Turing Trains

 

computational train track layouts

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Functions using Single (unlinked) Points

This page shows some basic functions which will be used in the later example layouts. All functions use single (unlinked) points.

The train enters each function from the right. This allows registers to be extended to the left to accommodate larger numbers.

Inverter (1's complement)

This circuit flips all points in a register to produce the 1's complement value. The train inverts each point in turn and exits (returns) back along the same track. Also see flip-flop inverter.

You can recognise this circuit in a layout by the 'lazy point in a loop' arrangement. The lazy point directs the train in either a clockwise or anti-clockwise direction. The train inverts the point as it exits the loop.

A inv
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Inverter function
ones complement function
Click grass to pause/run train Click points to switch 0/1 Click start to reset train/points

Sequential Latch

Usually, this is used as a control register, not a data register.
To begin, all points are set to 0. This train sets the next point to 1 on each visit, and returns back along the same track. An overflow error can occur.

Sequential Latch function
sequential latch
Click grass to pause/run train Click points to switch 0/1 Click start to reset train/points

Click the train to flip each point in turn.

First Return latch

Using just the first latch (set to 0) creates a 'first return' latch. The train is returned on its first visit, but allowed to pass on subsequent visits. Used in multiplier and subtract layouts.

first return latch  

Count Up (increment)

The above circuit is the basis of a count up function. The train increments the binary number by 1 and returns back along the same track. The data register records the number of times the train enters the circuit.

This 3-stage counter counts up to 7 (binary 111). It then 'rolls over' to zero (000). The maximum count can be increased by adding more stages.

Count Up function
count up
Click grass to pause/run train Click points to switch 0/1 Click start to reset train/points

See this layout in action on You Tube !

Count Down (decrement)

A mirror image of the above layout produces a 'Count Down' function. The train decrements the binary number by 1 and returns back along the same track.

This 3-stage counter 'rolls over' to 7 (binary 111) when it reaches zero (000). The maximum count can be increased (minimum count can be reduced?) by adding more stages.

Count Down function
count down
Click grass to pause/run train Click points to switch 0/1 Click start to reset train/points

See Linked Functions page for combined 'Count and Clear' bi-directional functions.

Add

This layout adds the number stored in the upper register A to the number in the lower register S. If register A is set to 1, then the layout acts as a Count Up function.

Add function
adder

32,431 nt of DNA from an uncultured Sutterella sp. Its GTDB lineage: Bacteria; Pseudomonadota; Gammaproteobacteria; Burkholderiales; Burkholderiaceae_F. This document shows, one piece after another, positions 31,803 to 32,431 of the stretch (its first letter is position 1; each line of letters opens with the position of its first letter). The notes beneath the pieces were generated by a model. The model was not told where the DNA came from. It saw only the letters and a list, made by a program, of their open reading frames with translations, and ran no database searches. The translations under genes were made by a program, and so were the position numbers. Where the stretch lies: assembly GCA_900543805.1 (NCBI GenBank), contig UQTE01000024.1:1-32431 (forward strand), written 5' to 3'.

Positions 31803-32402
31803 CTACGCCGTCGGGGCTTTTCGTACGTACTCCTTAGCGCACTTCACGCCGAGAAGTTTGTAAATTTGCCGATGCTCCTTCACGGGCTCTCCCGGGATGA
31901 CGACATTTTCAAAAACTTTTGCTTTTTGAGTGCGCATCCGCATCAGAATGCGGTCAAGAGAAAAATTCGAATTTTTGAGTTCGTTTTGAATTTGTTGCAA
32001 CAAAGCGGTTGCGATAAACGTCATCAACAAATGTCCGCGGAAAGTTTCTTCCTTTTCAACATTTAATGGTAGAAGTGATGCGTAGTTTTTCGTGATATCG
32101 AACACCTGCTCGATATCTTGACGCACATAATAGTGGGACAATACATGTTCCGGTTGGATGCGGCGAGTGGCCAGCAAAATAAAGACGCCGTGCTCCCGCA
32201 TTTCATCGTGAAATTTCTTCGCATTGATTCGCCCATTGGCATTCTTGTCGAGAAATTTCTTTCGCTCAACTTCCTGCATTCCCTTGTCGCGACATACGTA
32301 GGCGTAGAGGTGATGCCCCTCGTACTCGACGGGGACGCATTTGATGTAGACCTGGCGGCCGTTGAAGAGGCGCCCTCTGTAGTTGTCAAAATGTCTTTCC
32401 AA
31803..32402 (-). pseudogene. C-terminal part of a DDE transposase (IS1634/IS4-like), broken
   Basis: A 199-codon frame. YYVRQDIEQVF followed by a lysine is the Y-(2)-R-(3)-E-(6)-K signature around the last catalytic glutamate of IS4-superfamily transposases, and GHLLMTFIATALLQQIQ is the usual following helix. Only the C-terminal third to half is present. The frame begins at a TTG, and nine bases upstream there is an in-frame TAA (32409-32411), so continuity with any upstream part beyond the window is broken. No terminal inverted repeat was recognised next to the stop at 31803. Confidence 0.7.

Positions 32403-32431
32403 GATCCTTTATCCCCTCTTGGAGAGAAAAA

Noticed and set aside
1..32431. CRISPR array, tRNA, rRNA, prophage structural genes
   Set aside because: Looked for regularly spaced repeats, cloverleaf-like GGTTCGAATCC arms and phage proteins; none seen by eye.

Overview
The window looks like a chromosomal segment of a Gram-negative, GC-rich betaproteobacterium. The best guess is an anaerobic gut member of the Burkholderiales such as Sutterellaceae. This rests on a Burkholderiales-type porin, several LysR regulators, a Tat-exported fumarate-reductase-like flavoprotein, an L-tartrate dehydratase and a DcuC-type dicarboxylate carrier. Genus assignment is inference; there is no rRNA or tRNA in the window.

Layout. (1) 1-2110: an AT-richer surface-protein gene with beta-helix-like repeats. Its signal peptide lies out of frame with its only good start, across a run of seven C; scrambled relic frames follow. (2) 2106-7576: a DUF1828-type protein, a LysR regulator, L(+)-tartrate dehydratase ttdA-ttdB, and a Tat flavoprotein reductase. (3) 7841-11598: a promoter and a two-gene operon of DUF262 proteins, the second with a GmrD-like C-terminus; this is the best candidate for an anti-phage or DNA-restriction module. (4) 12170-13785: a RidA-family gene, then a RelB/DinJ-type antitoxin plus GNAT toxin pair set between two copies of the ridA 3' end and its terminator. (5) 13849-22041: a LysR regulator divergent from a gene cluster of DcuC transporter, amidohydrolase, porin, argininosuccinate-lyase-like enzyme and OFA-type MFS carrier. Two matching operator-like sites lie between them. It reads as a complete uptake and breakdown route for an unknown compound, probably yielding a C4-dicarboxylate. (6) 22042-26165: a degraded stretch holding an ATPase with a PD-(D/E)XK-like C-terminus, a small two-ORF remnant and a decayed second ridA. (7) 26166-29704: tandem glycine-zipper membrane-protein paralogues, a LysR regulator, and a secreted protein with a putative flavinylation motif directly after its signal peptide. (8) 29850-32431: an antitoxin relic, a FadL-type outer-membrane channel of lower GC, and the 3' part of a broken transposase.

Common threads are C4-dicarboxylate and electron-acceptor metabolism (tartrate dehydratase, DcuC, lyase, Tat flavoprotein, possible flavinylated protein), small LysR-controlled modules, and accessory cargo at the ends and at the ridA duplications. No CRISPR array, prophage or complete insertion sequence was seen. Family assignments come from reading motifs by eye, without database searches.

Click grass to pause/run train Click points to switch 0/1 Click start to reset train/points

How It Works
If data in register A is 0 the train passes on to the next stage. If it is a 1, the train passes down to the lower S register. This is recognisable as a Count Up circuit, so the 1 is added to S, including any carry over as necessary.

When the train returns to the stage it started from, it is diverted by the lazy point back up to A to continue the calculation. It is not necessary to reset these lazy points at the start of a new calculation, so they are not interactive.

The train exits on the same track when done. If the train halts on track 'oe' then an overflow error has occurred in register S. See Add Subtract layout.

Subtract

The Count Up circuit in the above layout can be replaced with a Count Down to create a Subtractor. See Add Subtract layout.

Copy

Lazy points can be 'read' or 'written' depending on which way they are traversed. This circuit copies data from the upper register A to the lower register B. There is no need for Error or Clear lines.

This layout saves space by placing register points side by side. They are offset vertically so that they are easier to read, with register A above register B. Also see Bi-directional Copy function.

Copy data from register A to register B
copy
Click grass to pause/run train Click points to switch 0/1 Click start to reset train/points

Clear (Set to 0)

Using the above Copy function we can load a register with any binary number by setting the points to the specific number required. A common number to load is zero which clears the register. Hard wiring (hard tracking?) the S register points with 'zero' creates this clear function.

Function to clear (set to 0) register S
clear
Click grass to pause/run train Click points to switch 0/1 Click start to reset train/points

The lower branch lines are unterminated. They can never be reached, so the train cannot leave the tracks. They can be 'tidied up' with a sprung point (either way) to the input line.
If the points are reflected, then the circuit can be redrawn so that the register is cleared from LSB to MSB.

Zero Detect

A specific number (usually 0) can be detected by a Multi Input Nor gate. The train is returnd if any point is set to 1 (usually to continue the calculation) and halted if all points are set to 0.

Next, we'll look at some linked functions where lazy points are linked together.

Turing Trains | cr31.co.uk | 2017

 

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